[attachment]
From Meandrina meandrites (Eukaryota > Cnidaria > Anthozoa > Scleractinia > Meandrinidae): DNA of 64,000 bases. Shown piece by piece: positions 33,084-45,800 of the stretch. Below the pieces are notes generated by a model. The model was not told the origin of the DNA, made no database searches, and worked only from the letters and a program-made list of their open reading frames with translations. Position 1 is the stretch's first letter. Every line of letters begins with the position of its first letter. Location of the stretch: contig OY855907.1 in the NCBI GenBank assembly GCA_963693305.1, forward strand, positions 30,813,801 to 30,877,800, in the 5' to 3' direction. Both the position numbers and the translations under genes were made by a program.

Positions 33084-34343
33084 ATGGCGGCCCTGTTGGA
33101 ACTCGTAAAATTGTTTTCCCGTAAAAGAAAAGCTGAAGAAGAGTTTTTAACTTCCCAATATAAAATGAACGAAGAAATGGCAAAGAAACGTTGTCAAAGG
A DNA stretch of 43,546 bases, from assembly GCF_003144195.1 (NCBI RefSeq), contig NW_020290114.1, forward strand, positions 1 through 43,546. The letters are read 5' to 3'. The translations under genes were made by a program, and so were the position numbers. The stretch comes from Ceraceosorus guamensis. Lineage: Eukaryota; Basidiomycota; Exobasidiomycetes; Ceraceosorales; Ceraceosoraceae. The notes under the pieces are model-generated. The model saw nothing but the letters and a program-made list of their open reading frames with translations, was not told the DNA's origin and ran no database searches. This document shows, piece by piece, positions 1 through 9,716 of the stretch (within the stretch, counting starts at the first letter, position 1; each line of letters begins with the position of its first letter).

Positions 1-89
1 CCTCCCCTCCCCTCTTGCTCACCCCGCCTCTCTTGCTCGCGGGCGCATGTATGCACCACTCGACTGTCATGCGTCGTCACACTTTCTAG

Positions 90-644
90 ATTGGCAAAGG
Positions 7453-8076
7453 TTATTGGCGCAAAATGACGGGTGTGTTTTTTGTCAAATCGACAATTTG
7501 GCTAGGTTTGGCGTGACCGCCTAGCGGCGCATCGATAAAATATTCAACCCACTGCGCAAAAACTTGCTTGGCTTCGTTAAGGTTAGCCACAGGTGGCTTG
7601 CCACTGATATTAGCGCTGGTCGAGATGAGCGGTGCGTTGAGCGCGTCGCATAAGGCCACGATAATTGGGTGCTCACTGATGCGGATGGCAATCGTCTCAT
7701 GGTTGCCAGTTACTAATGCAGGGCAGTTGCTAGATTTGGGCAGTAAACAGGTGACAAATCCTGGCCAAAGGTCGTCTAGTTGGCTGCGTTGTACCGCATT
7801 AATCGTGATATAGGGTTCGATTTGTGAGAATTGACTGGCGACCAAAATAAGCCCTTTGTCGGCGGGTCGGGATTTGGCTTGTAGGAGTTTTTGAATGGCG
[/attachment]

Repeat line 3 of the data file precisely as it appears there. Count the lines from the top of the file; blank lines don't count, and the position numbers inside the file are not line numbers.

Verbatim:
33084 ATGGCGGCCCTGTTGGA